Working from an external editor


Using an external editor

It might not always be convenient to use the in-browser editor. For example when you're writing fixture code. For those cases it is more convenient to edit wiki pages with the same editor you use to craft the fixtures.

To work efficiently with wiki pages you need to know one or two things:

Since August 2016, FitNesse provides a simple single file format to store wiki pages (see note 1). The wiki file ends on a .wiki extension, so they can be easily recognised. The file basically consists of two sections:

1. a meta-data section (front matter)
2. the wiki page content

To create a new page, simply create a file with a .wiki extension. For wiki pages, alphanumeric characters and underscores are allowed. It is not strictly necessary to use WikiWord page names. However, if you do not use WikiWords, you'll need to take some extra care when cross referencing.

To create a sub-wiki, simply create a directory with the same name as the wiki page, without the file extension.

If wiki files are ordered like this:

MyPage.wiki
MyPage/
    SubWiki.wiki
Then this means there are two wiki pages: MyPage and MyPage.SubWiki.

To edit content, one can directly start with editing the wiki page file. Those files can contain just page content, in which case they will be considered "static" pages. If pages start or end with either Test or Suite they are treated as such.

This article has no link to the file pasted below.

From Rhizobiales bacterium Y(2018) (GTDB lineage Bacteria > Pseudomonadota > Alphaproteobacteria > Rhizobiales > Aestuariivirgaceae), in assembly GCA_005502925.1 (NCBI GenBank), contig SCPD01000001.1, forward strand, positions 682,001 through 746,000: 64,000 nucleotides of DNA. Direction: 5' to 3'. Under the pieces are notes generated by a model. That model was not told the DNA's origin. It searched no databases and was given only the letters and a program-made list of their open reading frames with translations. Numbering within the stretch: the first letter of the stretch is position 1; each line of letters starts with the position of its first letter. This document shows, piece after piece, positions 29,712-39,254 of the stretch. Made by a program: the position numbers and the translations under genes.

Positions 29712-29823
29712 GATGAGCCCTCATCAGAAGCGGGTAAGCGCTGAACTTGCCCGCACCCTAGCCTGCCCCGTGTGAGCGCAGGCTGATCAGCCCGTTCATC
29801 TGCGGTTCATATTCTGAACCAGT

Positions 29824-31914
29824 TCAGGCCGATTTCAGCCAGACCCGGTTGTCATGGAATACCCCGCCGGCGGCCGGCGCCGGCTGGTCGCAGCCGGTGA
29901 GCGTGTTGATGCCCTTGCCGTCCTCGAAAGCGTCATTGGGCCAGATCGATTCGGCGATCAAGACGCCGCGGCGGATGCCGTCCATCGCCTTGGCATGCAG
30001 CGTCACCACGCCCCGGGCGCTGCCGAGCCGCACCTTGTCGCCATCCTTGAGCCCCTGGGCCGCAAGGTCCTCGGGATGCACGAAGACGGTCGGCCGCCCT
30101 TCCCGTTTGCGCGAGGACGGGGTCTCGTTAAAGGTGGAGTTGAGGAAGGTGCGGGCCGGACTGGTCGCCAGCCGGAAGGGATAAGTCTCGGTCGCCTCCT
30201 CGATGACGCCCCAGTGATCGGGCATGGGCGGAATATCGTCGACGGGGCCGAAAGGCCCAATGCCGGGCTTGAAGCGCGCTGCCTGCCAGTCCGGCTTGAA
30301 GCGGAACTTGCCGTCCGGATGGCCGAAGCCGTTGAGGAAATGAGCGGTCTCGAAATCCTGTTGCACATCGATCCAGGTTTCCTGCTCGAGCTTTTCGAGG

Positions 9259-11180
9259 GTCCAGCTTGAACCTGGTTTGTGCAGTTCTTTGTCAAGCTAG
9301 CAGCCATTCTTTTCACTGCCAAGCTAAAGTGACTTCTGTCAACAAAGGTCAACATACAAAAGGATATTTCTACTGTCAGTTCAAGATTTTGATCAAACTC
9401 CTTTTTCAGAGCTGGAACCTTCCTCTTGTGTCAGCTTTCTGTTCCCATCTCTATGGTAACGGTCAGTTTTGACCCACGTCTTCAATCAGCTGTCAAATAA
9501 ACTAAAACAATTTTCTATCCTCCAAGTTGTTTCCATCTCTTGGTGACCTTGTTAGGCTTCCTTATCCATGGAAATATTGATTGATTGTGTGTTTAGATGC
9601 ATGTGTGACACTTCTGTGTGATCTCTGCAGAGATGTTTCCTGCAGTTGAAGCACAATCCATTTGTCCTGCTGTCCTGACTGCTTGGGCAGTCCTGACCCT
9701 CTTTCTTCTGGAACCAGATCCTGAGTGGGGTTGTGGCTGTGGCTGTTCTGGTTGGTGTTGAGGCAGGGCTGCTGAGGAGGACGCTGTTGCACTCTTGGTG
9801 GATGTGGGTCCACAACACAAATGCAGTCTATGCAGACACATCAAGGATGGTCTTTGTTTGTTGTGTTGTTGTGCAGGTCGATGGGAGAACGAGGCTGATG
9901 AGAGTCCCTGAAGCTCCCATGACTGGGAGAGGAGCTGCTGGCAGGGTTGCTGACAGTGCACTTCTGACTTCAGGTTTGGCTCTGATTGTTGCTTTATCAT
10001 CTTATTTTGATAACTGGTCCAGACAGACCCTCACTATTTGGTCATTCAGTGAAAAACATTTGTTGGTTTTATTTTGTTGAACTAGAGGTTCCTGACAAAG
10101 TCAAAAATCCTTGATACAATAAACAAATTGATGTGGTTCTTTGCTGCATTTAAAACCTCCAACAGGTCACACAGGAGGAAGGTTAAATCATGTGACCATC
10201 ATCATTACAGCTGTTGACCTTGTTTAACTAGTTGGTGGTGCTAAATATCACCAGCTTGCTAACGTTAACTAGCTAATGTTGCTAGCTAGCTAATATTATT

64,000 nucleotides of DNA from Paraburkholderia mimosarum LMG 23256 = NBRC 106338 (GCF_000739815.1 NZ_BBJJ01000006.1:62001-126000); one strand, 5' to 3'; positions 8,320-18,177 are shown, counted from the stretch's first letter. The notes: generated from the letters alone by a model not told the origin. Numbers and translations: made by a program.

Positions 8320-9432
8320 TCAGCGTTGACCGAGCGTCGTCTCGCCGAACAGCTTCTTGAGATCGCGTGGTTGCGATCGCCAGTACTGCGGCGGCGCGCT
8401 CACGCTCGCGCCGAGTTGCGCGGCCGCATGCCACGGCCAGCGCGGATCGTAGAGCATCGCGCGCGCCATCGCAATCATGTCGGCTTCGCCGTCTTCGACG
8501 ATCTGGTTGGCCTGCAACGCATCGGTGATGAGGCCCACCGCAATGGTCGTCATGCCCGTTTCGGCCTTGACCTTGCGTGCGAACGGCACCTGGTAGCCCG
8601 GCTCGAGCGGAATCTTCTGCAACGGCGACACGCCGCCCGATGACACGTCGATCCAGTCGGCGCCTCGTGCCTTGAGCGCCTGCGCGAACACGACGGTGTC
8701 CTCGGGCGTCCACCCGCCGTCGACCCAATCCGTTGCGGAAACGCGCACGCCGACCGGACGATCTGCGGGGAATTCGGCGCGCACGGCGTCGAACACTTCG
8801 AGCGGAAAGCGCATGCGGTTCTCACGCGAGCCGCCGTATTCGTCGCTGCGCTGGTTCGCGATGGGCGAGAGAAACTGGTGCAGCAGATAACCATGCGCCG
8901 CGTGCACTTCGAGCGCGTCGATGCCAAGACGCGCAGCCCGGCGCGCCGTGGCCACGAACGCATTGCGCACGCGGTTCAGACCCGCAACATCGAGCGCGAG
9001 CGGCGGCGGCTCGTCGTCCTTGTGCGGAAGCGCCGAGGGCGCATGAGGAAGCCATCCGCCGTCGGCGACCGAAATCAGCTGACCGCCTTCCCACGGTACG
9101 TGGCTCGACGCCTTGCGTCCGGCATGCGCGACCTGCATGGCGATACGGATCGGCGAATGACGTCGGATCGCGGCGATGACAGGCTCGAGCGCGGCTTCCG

To add some meta data we use a Front matter. Front matters are made popular by static site generators such as Jekyll. It's basically a clearly delimited section at the beginning of the file. A front matter starts with a line of three dashes and ends with a similar line.

---
Test
Help: one line explanation of a page
---
And some WikiText can end up here, along with tables and such.


In this example there are two lines in defined in the front matter:

1. Test defines the Test property, so the page is an actual test page
2. Help contains a small summary of the page. This page has one too, shown at the top of the page

After the three dashes ( - ) the real page content begins.

Front matter options

At this point you know that you can provide some page meta data in the front matter section. But which properties are there? One way to find out is to set the properties with the Properties page of the wiki and see what changed to the page.

For starters, here's a list of useful properties:


The following properties define the options available in the menu. These are enabled by default and can be disabled by setting them to false, e.g. Edit: no will disable the edit functionality.


Security

The next set of properties will enable security for a wiki page. Disabled by default. Thet can be enabled by just defining them.


Symbolic Links can also be defined in this section, although they're hard to test if you're not using the web interface:

SymbolicLinks
  Pagename: .FitNesse.UserGuide


Note the indentation. Pagename is the local page name and .FitNesse.UserGuide is the link destination. all rules for normal Symbolic Links apply.

Here's an example for a fairly extensively edited front matter:

 ---
Suite
Suites: tag1, meta
Help: Helping out with a small description
Files: no
Prune
RecentChanges: no
Versions: no
secure-read
SymbolicLinks
  Pagename: .FitNesse.UserGuide
 ---
[page text comes here]


The following terms are considered "falsy": n, no, f, false, and 0. Truthy terms are: y, yes, t, true, and 1.

Note that the wiki will save the properties alphabetically ordered.

The old days

In the old days, a wiki page consisted of a directory containing a content.txt file and an (optional) properties.xml file. The first was used to store the wiki content, the latter to store page properties. Editing pages was kind of a hassle, due to how files were structured.